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Dunkin Donuts Donuts Recipe
Dunkin' Donuts Donuts
By Todd Wilbur

Recipe Type: Bread
Calories: 180
Cook Time: 23 minutes
Recipe Rating: 2.3 (3 reviews)
As he worked long, hard days at a shipyard in Hingham, Massachusetts, during World War II, William Rosenberg was struck with an idea for a new kind of food service. As soon as the war ended, Rosenberg started Industrial Luncheon Services, a company that delivered fresh meals and snacks to factory workers. When Rosenberg realized that most of his business was in coffee and donuts, he quit offering his original service. He found an old awning store and converted it into a coffee-and-donut shop called The Open Kettle. This name was soon changed to the more familiar Dunkin' Donuts, and between 1950 and 1955 five more shops opened and thrived. The company later spread beyond the Boston area and has become the largest coffee-and-donut chain in the world.

Today, Dunkin' Donuts offers fifty-two varieties of donuts in each shop, but the most popular have always been the plain glazed and chocolate-glazed yeast donuts.

Source: "Top Secret Recipes" by Todd Wilbur.

One 1/4-ounce package active dry yeast
2 tablepoons warm water (98 degrees)
3/4 cup warm milk (30 seconds in the microwave does the trick)
2 1/2 tablespoons margarine or butter
1 egg
1/3 cup granulated sugar
1 teaspoon salt
2 3/4 cups all-purpose flour
3 cups vegetable oil

5 1/3 tablespoons (1/3 cup) margarine or butter
2 cups powdered sugar
1/2 teaspoon vanilla extract
1/3 cup hot water

Chocolate Glaze
1 cup semisweet chocolate chips

1. In a medium bowl, dissolve the yeast in the warm water.

2. Add the milk, margarine or butter, egg, sugar, and salt, and blend with an electric mixer until smooth.

3. Add half the flour and mix for 30 seconds.

4. Add the remaining flour and knead the dough with flour-dusted hands until smooth.

5. Cover the bowl of dough and leave it in a comfy, warm place until the dough doubles in size, about 1 hour. You can tell that the dough has risen enough when you poke it with your finger and the indentation stays.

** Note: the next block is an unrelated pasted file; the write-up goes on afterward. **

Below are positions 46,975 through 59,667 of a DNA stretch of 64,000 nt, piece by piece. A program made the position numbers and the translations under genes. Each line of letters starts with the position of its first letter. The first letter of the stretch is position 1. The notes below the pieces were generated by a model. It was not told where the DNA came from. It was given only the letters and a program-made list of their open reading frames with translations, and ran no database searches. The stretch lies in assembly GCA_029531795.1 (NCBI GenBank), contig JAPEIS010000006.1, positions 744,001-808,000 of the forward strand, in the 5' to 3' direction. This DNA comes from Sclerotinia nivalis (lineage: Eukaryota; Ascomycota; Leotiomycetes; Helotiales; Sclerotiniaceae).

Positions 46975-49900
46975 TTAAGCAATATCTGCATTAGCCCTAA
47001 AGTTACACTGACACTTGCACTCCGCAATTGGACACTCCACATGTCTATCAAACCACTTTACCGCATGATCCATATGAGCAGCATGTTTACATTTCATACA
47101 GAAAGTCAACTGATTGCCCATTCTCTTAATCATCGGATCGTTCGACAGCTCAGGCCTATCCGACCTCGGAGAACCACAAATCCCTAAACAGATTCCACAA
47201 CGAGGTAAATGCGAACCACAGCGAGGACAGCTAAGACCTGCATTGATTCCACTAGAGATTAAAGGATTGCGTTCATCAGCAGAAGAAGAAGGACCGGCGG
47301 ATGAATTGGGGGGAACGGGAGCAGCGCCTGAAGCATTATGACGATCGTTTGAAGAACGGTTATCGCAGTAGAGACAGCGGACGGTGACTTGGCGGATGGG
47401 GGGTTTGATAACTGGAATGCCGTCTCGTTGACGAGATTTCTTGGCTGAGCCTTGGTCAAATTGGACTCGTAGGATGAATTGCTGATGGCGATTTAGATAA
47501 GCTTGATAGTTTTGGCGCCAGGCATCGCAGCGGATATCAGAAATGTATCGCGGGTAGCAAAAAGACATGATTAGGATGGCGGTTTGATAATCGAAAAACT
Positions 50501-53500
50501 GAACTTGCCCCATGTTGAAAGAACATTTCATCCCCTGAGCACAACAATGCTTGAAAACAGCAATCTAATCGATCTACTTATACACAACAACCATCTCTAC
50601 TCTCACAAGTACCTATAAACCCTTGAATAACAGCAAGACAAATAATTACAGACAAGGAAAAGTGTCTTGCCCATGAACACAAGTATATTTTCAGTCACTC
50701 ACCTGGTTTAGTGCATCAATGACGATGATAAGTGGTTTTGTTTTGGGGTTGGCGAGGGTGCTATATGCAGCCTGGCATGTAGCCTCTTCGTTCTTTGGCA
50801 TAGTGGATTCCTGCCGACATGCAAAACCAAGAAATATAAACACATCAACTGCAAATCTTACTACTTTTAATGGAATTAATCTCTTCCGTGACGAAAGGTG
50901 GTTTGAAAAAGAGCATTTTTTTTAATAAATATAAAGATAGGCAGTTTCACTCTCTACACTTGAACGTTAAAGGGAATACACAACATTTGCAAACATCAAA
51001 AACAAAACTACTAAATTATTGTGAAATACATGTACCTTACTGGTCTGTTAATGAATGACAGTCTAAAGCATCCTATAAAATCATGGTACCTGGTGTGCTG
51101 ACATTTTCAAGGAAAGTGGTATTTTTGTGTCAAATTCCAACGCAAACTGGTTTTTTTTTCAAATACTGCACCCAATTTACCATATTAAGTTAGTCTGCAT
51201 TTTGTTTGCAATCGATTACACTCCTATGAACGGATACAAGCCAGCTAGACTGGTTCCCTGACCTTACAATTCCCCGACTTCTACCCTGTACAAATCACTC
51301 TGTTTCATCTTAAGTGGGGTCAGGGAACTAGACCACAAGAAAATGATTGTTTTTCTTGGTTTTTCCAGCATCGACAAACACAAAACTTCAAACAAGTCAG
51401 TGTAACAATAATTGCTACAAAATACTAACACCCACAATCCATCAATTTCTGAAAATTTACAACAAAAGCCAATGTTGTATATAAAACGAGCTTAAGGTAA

6. Roll out the dough on a heavily floured surface until it's about 1/2 inch thick.

7. If you don't have a donut cutter, and don't intend to buy one, here's a way to punch out your dough: Empty a standard 15-ounce can of whatever you can find--vegetables, refried beans, even dog food. Be sure to wash out the can very well, and punch a hole in the opposite end so that the dough won't be held inside the can by a vacuum.

8. When you've punched out all the dough (you should have about a dozen unholed donuts), it's time for the holes. Find the cap to a bottle of lemon juice or Worcestershire sauce, or any other small cap with a diameter of about 1 1/4 inches. Use this to punch out holes in the center of each of your donuts.

9. Place the donuts on plates or cookie sheets, cover, and let stand in the same warm, comfy place until they nearly double in size. This will take 30 to 45 minutes.

10. Heat the vegetable oil in a large frying pan over medium heat. Bring the oil to about 350 degrees. It is easily tested with scrap dough left over from punching out the donuts. The dough should bubble rapidly.

11. Fry each donut for about 30 seconds per side, or until light golden brown. Cool 5 minutes on paper towels.

12. For either the plain or the chocolate glaze, combine the margarine or butter with the powdered sugar in a medium bowl and blend slowly with an electric mixer. Try not to get too much air into the mixture, or your glaze will thicken and turn white. If this happens, warm up the glaze in the microwave for 30 seconds.

13. Add the vanilla and hot water. Mix until smooth.

14. If you're making the chocolate glaze, melt the chocolate chips in a microwave-safe bowl in the microwave for 30 to 40 seconds. Stir, then microwave another 30 seconds and stir again until completely melted. Add to the plain glaze mixture. Blend until smooth.

15. When the donuts have cooled, dip each top surface into the glaze and then flip over and cool on a plate until the glaze firms up, about 15 minutes.

Make 1 dozen donuts

You can also make "donut holes" as they do at Dunkin' Donuts by cooking and glazing the holes you've punched out the same way you prepared the donuts.

garbage recipe
over it  
Submitted on: 08/06/13
This recipe does not work, like the other commenter I followed the recipe to the letter. The donuts did not rise enough, tasted yeasty, and are nothing like a dunkin donut. I make donuts a lot and try different recipes all the time.
Nice & Super Delicious
Aldo Pesquera  
Submitted on: 07/31/13
I have made the recipe several times and I have no problem at all, plus, DELICIOUS!!!! Same as you can find them in DN. Thanks for the recipe.
Submitted on: 03/25/13
I did everything according to the recipe, unfortunately the doughnuts didn't rise(I used bread machine yeast) and the doughnuts tasted like sweet pretzels, we did the recipe 3 times, using different yeast, all came out the same, I had high hopes for this recipe